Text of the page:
Beating and then taking a bribe from a man facing trial.
Scheming to protect and deliver what they thought was cocaine.
Even agreeing in principle to kill someone for $20,000.
The allegations unsealed Friday in a criminal complaint against four Highland Park police officers reads like a script for a movie about dirty cops. Although only one — Anthony Bynum — is accused of agreeing to perform a contract killing, all are alleged to have taken money to transport what they thought was cocaine.
During a news conference Friday, U.S. Attorney Barbara McQuade sought to assure the public that all those involved in the alleged scheme have been arrested.
“This misconduct in this case is limited to the four officers charged,” she said.
She also put other officers in the region on notice.
“Police officers who take bribes and participate in criminal activities will be discovered and prosecuted,” she said in a statement. Officials also indicated that the multi-agency Public Corruption Task Force involved in the arrests would be presenting more cases in the future.
McQuade credited Highland Park Police Chief Kevin Coney with initiating the federal investigation. Even before the current allegations, Coney was looking into the conduct of the officers, she said. The criminal complaint references three instances between May and July in which residents filed written statements saying they had been beaten or had items stolen from them by Officers Bynum and Price Montgomery together, or by Bynum alone.
The four officers — Bynum, 29, Montgomery, 38, Shawn Williams, 33, and Craig Clayton, 55 — face charges including bribery, conspiring to distribute 6 kilograms of cocaine and carrying firearms in furtherance of a drug-trafficking crime. Bynum, Montgomery and Clayton are all of Highland Park; Williams is from Detroit.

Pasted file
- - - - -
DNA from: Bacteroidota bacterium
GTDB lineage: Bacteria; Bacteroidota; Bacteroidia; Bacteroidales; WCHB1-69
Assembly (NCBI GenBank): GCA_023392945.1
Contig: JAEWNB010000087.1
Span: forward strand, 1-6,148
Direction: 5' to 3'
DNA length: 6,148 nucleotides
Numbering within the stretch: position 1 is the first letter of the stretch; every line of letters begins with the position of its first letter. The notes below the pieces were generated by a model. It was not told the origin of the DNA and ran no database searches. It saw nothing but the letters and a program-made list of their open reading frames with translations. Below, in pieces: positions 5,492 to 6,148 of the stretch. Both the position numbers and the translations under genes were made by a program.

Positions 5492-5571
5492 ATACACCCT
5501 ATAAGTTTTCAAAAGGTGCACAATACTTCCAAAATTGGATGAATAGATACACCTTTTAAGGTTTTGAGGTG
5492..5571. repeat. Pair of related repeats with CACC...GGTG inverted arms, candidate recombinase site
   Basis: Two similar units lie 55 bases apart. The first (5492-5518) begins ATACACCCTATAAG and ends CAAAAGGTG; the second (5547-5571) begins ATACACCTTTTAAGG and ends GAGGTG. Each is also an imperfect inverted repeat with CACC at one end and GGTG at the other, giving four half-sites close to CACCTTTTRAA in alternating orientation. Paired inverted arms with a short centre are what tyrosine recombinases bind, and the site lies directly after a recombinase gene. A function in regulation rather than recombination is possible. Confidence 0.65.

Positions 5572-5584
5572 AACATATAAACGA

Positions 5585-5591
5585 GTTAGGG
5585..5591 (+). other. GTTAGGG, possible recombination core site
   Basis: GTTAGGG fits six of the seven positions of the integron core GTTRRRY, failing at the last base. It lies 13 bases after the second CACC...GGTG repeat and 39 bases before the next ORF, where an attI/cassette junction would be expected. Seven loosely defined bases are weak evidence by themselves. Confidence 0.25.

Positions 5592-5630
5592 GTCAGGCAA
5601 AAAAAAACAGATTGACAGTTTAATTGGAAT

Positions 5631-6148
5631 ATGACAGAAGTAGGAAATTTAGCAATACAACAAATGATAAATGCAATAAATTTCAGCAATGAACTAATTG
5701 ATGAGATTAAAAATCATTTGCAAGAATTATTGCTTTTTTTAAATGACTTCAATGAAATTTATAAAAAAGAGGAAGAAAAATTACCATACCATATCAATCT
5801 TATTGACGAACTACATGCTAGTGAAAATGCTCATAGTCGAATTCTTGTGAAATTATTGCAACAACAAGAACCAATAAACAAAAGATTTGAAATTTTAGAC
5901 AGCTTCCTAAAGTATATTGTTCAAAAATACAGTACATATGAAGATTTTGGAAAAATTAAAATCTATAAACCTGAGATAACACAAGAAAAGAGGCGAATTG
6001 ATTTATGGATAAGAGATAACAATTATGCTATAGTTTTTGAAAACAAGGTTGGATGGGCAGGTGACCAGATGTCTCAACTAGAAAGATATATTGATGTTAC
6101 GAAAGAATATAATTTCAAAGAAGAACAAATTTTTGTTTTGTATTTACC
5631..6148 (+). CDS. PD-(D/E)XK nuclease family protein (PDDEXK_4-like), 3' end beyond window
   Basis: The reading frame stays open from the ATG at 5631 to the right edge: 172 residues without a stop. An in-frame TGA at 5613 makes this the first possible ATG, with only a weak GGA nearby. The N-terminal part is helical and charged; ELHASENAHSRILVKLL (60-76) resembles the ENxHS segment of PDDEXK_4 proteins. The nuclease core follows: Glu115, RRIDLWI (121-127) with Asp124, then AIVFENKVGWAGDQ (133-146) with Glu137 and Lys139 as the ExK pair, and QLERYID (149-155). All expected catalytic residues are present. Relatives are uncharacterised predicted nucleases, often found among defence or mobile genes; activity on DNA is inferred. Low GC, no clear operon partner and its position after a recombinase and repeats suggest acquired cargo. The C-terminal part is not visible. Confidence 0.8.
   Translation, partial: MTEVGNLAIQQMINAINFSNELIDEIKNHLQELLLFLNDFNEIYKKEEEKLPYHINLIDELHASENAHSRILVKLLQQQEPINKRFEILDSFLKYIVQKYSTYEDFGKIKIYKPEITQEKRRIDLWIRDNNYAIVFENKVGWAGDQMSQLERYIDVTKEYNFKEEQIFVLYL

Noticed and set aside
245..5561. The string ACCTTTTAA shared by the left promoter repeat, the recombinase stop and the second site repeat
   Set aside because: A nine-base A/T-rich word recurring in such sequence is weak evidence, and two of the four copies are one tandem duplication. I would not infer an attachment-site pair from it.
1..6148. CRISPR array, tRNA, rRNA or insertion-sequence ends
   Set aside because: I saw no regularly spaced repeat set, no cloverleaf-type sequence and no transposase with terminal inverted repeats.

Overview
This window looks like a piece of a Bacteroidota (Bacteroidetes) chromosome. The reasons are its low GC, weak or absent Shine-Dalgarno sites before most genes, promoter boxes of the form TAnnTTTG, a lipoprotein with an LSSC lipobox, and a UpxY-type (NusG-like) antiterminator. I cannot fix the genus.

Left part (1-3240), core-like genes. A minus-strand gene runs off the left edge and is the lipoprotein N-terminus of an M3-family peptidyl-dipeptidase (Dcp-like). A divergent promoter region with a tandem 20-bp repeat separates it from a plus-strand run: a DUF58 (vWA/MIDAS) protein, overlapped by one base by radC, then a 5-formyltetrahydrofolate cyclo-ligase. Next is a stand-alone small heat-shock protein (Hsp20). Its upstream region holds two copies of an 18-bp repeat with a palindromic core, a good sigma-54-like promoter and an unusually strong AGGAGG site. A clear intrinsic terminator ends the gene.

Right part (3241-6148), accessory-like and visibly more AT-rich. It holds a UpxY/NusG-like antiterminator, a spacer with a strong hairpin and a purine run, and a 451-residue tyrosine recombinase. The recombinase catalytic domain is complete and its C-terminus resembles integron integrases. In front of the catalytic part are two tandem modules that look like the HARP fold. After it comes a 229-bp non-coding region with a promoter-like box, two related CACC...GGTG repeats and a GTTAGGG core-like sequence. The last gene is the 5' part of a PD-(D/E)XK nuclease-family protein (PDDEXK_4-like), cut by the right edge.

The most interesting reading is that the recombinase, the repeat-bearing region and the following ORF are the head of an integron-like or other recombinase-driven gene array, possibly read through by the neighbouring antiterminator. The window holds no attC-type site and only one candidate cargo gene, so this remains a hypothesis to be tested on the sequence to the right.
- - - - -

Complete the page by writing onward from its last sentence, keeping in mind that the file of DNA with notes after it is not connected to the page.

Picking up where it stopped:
The federal investigation began after Bynum and Montgomery arrested a man on a firearms charge in August. The complaint says the officers beat the man, who was not named, and stole $1,700 in cash and a gold ring from him. The complaint says the man, who eventually began working with the FBI as an informant, agreed to pay the two officers $10,000 in exchange for failing to appear for his trial, which led to the dismissal of the case.
The complaint says that Bynum and Montgomery then offered to help the man in his drug dealing. It notes that they claimed to know of “a drug trafficker who uses women to transport drugs from California to Michigan.”
As the law enforcement sting developed, Bynum and Montgomery eventually persuaded Williams and Clayton — both auxiliary Highland Park officers — to participate in one of two deliveries involving the transport of what turned out to be “sham cocaine” from the Chili’s parking lot at Oakland Mall in Troy to a Meijer parking lot in Taylor in November and January, the complaint says.
Bynum’s mother asked for prayers for her son following his initial appearance in federal court in Detroit on Friday afternoon.
“My son is a good boy. He is a good officer,” said Annie Bynum, 65, of Detroit. “I can’t even believe this is happening.”
Bynum’s mother said her son has two sons of his own, a 10-year-old and a 7-month-old. Bynum also is an officer for Detroit Public Schools, and his mother said he has been a pastor at two churches in Detroit and Highland Park.
During the hearing, Magistrate Judge Laurie J. Michelson set bail for all four at $10,000 in unsecured bond. Michelson also ordered Bynum to wear a tether and be subject to a curfew because federal authorities said he is a flight risk and noted that he is accused of various violent incidents.
All four were ordered not to have contact with one another unless their attorneys are present, or with any witnesses, victims or members of Highland Park police, except to retrieve property. Their travel is restricted to eastern Michigan.
Preliminary examinations were set for Feb. 15.
The men sat side by side with their legs shackled as they waited to be called before Michelson, who appointed federal defense attorneys to represent them. Bynum wiped his eyes several times as he waited his turn. All four spoke in one- or two-word answers as Michelson addressed them.